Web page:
Journal Entry: Things That Flow
I wrote such diary one other time: When I first fell in love. That was twenty years back, and I did write about my daily experiences - did she notice me or did she not kind of stories - every day in a diary. I was an awkward teenager then; I spoke no English and dressed strangely, and could barely speak in front of strangers or girls. But I was deeply in love, and knew then that I have to overcome myself to get anywhere in that relationship. So, I tried, only to be spurned repeatedly; the only reason I kept persisting is my imagination that I was making progress. Indeed, no one was that optimistic, and being a rather shy and introvert person full of pretension, I had no friend to share it with. I wrote all of it in a diary, and truth be told, soon the diary became a fiction of what could have been than a documentary of what it was. But this helped: It allowed me to imagine myself, get ahead of the reality and aspire to become the person I was writing about.
I eventually got the attention I wanted and soon, I had no time for my diary. It served its purpose. In fact, when I tried reading it again many years later, it was funny, awkward, badly written, full of pretension and completely unreal, only redeemed by the virtue of my self-love and memories of my teenage self: It brought back many a moments from back in time, frozen and framed. By then, I was pushed right in the middle of hustle of life, became a man of the world trained in the art of flattery, lost my innocence and the ability to play games with myself. Reading the diary was being hurled back to my youth, feeling stupid but innocent again, shy but proud that the transformation did indeed happen. I did think that the diary, an old blue page-a-day diary of 1988, changed my life. This is why I am trying to return to the art when I am trying to reinvent myself yet again.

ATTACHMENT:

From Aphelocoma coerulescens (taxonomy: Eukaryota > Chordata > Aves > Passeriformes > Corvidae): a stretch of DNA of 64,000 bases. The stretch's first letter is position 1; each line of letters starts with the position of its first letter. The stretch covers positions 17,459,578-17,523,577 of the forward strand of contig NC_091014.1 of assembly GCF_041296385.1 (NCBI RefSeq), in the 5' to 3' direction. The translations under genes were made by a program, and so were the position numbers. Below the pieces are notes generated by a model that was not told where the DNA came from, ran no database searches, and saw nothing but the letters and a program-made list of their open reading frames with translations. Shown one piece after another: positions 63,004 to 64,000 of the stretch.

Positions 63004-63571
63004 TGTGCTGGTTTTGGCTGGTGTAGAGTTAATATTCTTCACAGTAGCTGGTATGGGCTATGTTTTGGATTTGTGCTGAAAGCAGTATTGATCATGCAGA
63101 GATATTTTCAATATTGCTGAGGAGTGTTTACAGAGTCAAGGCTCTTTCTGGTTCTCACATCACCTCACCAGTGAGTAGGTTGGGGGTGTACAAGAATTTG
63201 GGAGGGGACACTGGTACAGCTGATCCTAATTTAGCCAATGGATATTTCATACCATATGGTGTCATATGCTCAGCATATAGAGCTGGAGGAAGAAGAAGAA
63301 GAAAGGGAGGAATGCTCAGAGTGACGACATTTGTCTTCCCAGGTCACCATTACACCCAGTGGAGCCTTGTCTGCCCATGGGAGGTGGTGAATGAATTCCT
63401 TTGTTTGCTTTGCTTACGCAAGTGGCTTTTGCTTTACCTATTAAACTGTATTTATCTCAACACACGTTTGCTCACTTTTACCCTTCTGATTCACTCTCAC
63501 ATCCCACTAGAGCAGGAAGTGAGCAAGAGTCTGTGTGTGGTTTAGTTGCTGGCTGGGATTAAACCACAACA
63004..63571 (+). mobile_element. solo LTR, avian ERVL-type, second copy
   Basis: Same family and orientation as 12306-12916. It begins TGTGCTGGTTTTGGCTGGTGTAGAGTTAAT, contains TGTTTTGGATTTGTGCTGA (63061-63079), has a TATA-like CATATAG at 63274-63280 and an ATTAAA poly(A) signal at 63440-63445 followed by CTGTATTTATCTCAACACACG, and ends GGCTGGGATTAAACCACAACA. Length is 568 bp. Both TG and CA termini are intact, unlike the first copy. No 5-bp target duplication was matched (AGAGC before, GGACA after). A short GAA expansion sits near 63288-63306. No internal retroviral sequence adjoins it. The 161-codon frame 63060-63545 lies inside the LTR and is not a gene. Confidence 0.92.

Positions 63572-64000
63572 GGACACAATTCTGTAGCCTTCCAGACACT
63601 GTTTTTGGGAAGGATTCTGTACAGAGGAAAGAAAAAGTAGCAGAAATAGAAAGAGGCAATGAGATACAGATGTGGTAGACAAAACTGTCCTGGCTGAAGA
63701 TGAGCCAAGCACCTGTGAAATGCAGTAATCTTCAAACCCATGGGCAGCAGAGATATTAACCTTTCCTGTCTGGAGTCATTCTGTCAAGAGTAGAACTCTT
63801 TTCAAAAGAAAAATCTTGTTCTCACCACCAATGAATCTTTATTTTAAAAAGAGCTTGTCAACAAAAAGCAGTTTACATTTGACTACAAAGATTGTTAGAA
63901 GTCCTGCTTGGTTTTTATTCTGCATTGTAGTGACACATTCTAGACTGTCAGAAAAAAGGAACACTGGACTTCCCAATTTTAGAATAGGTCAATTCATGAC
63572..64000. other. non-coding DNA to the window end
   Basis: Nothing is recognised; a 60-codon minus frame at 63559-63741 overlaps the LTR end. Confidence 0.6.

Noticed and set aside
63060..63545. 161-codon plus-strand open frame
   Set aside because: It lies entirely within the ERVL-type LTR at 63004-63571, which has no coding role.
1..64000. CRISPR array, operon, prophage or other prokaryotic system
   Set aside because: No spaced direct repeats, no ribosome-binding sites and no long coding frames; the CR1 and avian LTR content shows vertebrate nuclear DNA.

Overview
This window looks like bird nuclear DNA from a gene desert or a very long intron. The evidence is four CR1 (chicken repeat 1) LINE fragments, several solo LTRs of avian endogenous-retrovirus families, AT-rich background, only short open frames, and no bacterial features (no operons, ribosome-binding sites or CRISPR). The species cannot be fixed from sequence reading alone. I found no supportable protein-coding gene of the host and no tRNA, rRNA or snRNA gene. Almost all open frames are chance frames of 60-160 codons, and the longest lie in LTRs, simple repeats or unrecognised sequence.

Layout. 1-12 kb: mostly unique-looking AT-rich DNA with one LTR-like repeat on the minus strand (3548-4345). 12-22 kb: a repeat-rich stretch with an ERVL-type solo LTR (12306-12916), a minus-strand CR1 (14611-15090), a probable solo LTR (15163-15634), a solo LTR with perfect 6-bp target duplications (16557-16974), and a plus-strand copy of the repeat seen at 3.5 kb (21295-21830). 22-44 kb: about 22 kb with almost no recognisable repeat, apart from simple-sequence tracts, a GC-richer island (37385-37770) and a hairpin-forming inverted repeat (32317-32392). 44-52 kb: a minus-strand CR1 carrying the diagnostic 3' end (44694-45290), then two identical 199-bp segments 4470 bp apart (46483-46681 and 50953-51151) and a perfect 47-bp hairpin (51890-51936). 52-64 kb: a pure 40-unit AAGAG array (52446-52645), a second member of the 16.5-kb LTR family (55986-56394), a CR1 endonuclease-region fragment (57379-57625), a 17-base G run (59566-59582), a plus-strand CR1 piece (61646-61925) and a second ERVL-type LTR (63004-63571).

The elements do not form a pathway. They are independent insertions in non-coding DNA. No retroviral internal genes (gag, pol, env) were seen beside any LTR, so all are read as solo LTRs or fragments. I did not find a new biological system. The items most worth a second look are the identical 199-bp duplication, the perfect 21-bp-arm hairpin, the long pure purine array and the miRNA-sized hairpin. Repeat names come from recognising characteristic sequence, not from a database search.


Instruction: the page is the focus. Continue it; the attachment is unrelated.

My life is no less hectic this time, and my passion no less intense. I have spent a good amount of my life trying to be average: My ideas of success defined in terms of my own house, family, car etc. There were a few twists - like I wanted to see the world and the house I dreamed for was to be in England, and I did force myself out of my comfort zone and migrated, and lived a difficult life building up my credentials in a new country from scratch - but the goals were still too mediocre. I would have been successful if I managed to catch up with others, admittedly the other successful migrants, and the price I was expected to pay is servitude: A commitment to barter my time for cash so that I can pay my mortgage dues for twenty years at a stretch. This was indeed a simple, acceptable goal, but it appeared to me no more desirable than various stereotypes that I faced in my adolescence - the cycle of a government job, an arranged marriage, an uneventful life chugging into retirement and a painless, almost pointless, death. Call it mid-life crisis if you must, but I wanted to reconstruct myself as a completely different person, doing pleasurable things, rediscovering new ideas in an increasingly monochrome world, and die meaningfully. This is why I wanted to keep a diary.